If you’ve ever climbed a mountain, you’ll already know how exhilarating and rewarding it can be. The sense of achievement you get after a gruelling climb to the peak of a summit is unique – and the views from the top are almost always sensational.
The world is full of dramatic, snow-capped peaks that seem to stretch towards the sky, and while climbing them is rarely easy (no matter what some people might say!), some are far more manageable than others.
So, whether you’ve climbed a few mountains in your time and are looking for a new challenge, or you’re a climbing rookie and want to know which mountains are best for beginners, we’ve got you covered.
Here are the seven best mountains to climb around the world.
1. Mount Snowdon (Yr Wyddfa), Wales
If you’re new to climbing, the good news is that you don’t need to visit another country to climb your first peak.
Britain is home to several impressive mountains, and one of the most famous is Yr Wyddfa – which has become known by many as Mount Snowdon. Located in the spectacular Snowdonia (or Eryri in Welsh) National Park, Mount Snowdown is the highest mountain in Wales and England, and a great place to begin your climbing journey.
Standing at 1,085 metres, Snowdon is the smallest mountain on this list – and while it’s a manageable climb for anyone with a good level of fitness, it’s still a challenge. It takes around seven hours to get to the top and back, and parts of the route are steep and rocky. For this reason, it’s best for people who are comfortable walking long distances on difficult terrain.
It’s also really important to consider the weather when climbing Snowdon. It’s much colder, wetter, and windier at the top of Snowdon than it is at sea level, so even on a sunny day, taking precautions is recommended. In winter, it’s pretty much impossible to reach the summit without having ice picks and crampons – and knowing how to use them.
Spring and summer are the best times to climb Snowdon, and the routes can get busy during peak season. There are six routes to the summit, and while all are classed as ‘hard and strenuous’, some involve a more gradual climb. Whichever route you take, it’s vital to wear walking boots and layered clothing, and to pack food, drink, and waterproofs – even if it’s sunny!
To find out more about climbing Mount Snowdon, have a read of this guide on the official Snowdonia website. or
2. Mount Triglav, Slovenia
Slovenia is one of the most beautiful countries in Europe, and while it was overlooked for years, it’s rapidly rising in popularity.
If you’re thinking about a holiday here, it’s worth spending some time in the Julian Alps, which is home to dense pine forests, turquoise lakes, and the highest peak in the country, Mount Triglav.
Standing at 2,863 metres, Triglav is a national symbol of Slovenia, with the mountain depicted on the country’s flag and coat of arms. It’s sometimes said that you’re not a true Slovenian if you don’t climb Triglav once in your life – though, you don’t have to be a local to want to scale this summit! While not easy, this is another peak that’s definitely manageable if you’re fit and healthy.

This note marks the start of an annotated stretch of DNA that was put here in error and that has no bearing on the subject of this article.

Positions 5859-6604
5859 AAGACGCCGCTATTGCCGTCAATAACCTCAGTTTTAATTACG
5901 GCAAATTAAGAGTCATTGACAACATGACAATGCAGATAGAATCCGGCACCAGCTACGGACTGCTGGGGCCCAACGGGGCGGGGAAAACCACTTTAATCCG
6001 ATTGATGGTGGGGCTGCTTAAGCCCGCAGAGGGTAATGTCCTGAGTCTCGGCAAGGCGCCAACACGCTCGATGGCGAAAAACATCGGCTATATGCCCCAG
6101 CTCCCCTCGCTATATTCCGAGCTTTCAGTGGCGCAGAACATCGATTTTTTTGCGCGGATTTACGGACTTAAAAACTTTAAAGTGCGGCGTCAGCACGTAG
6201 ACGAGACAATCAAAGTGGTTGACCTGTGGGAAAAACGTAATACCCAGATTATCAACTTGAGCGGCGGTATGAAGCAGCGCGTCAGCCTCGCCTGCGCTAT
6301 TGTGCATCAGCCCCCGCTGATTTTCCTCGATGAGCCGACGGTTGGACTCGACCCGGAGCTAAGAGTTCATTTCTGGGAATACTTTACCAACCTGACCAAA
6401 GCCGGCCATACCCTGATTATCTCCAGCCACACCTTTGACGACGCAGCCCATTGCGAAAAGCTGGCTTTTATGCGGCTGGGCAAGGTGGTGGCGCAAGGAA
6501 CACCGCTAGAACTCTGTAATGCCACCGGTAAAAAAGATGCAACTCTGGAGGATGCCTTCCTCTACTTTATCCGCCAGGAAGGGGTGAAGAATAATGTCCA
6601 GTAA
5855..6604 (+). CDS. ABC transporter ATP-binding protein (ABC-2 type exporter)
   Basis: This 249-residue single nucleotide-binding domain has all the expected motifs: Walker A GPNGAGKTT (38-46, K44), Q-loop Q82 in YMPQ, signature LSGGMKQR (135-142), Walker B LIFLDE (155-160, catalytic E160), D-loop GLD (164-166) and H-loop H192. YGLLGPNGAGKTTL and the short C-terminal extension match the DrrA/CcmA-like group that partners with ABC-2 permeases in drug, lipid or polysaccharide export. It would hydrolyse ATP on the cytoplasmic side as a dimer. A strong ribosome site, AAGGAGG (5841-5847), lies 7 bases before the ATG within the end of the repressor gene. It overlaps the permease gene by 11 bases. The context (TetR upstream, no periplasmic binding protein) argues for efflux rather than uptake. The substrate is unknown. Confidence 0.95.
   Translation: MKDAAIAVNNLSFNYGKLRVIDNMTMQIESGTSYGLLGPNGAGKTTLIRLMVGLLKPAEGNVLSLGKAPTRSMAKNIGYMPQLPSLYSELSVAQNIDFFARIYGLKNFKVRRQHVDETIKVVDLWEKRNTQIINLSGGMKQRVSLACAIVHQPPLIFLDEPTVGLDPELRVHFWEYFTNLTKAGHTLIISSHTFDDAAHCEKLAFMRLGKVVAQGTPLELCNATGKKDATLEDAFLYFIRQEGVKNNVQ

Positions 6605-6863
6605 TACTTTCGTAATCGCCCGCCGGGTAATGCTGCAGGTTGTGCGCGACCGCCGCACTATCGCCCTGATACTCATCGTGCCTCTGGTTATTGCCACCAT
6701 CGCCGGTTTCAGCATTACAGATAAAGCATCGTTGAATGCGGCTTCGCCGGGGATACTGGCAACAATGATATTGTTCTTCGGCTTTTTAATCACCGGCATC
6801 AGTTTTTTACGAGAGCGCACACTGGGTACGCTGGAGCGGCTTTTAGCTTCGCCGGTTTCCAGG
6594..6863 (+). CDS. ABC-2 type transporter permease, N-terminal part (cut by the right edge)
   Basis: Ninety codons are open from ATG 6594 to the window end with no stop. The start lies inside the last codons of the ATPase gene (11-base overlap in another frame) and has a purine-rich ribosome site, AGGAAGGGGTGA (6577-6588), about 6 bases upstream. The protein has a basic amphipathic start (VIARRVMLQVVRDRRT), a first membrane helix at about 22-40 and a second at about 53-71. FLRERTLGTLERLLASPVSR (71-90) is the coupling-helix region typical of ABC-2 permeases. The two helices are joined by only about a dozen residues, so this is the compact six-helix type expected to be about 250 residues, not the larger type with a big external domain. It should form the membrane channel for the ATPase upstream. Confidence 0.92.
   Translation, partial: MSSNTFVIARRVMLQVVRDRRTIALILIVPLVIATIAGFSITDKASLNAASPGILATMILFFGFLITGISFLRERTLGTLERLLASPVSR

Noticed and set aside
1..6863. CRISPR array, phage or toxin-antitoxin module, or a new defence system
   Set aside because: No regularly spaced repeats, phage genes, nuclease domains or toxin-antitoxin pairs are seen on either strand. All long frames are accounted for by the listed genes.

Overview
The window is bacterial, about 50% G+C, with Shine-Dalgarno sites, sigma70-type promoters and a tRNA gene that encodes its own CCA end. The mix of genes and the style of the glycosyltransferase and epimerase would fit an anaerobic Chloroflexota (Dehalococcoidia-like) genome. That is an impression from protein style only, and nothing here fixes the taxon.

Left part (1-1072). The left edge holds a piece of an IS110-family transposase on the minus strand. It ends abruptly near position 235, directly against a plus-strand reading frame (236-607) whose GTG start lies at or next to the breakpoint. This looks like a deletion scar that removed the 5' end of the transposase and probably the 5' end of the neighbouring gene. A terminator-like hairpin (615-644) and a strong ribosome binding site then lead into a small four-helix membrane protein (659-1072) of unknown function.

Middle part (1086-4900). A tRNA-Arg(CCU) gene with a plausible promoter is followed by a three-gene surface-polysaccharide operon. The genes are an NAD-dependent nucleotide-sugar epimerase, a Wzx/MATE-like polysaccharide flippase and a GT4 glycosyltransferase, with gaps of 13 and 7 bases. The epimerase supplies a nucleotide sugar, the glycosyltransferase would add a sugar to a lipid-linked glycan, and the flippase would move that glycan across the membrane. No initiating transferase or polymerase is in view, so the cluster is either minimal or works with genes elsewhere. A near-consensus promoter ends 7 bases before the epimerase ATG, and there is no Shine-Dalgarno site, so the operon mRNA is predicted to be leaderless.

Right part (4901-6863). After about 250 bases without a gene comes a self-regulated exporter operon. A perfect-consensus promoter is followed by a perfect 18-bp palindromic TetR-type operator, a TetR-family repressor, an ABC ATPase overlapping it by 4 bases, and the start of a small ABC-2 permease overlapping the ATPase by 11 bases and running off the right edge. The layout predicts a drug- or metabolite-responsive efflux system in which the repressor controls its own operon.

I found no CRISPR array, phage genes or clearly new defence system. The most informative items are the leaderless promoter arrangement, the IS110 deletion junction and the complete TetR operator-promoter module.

Most treks up Triglav take two days, though it is possible to climb it on a day trip. However, you need to be in tip-top condition to do this, and to have favourable weather, so a two-day trek is advised.
There are four main routes, and most involve hiking for six to eight hours on day one, staying overnight in a mountain hut, and then hiking to the top early in the morning before descending.
The terrain is pretty barren and rocky, but the views are breathtaking – and on a clear day you can see all across the Alps to the Adriatic Sea. You can climb Triglav independently, but unless you’re a very experienced climber, it’s best to do it with a guide or on a tour. Depending on your route, you may also need a harness and helmet – but on a tour, these will be provided by your guide.
To find out more about climbing Mount Triglav, have a read of this guide from Triglav Tours.
3. Mount Fuji, Japan
The perfectly symmetrical, snow-capped peak of Mount Fuji is an icon of Japan – but climbing the world’s most picture-perfect volcano is almost as popular with foreigners as it is with tourists.
The 3,776-metre summit of Mount Fuji has been a pilgrimage site for hundreds of years, and while the hike has a few challenging sections, it’s possible to climb to the top in a single day.
The views at sunrise from the summit are incredible, and many climbers time their ascent to reach the top in the early morning hours.
Rather than climbing all night, it’s generally recommended that you hike up to one of the mountain huts close to the top and get some sleep there before finishing the climb at the first light. Or, if you’re not too fussed about being there for sunrise, you can do what most people do, which is begin your climb early in the morning and complete it in a day.
While you don’t need proper climbing skills to scale Fuji, the climb is strenuous and steep, and as you gain altitude, the air becomes thinner, which may be problematic for some people.
There are four different routes you can take, each of which starts from a different point around the volcano – and you can pick your trail based on length and difficulty, as well as the views. You’ll need proper walking boots and clothes, food and water, and money, should you wish to buy provisions or use a toilet on the way. Walking poles are also recommended.
To find out more about climbing Mount Fuji, have a read of this guide from Truly Tokyo.
4. Mount Toubkal, Morocco
Morocco might be synonymous with images of sun-soaked riads, bustling souks, and camels trekking over sweeping sand dunes, but it’s also home to the mighty Atlas Mountains, and North Africa’s highest peak.
At 4,167 metres, this is a tough but enjoyable climb that can be completed in two days – although to enjoy the views and acclimatise, three days is better.
Unlike many mountain treks, there’s only one route up Toubkal, which begins from the village of Imlil, which is a bustling hikers’ hub sitting at the meeting point of three valleys. And while you can climb Toubkal independently, you do need to be accompanied by a local for safety reasons. Imlil is the place to find a porter or guide, as well as to buy camping provisions and food.
From Imlil, the hike winds through the Mizane Valley to the village of Aroumd, before climbing more steeply to the Toubkal Refuge at 3,207 metres. Most climbers spend the night here, allowing them to acclimatise, before beginning the trek up to the summit in the early hours. This final push is tough and can leave you gasping for air, but the views will make it worth it.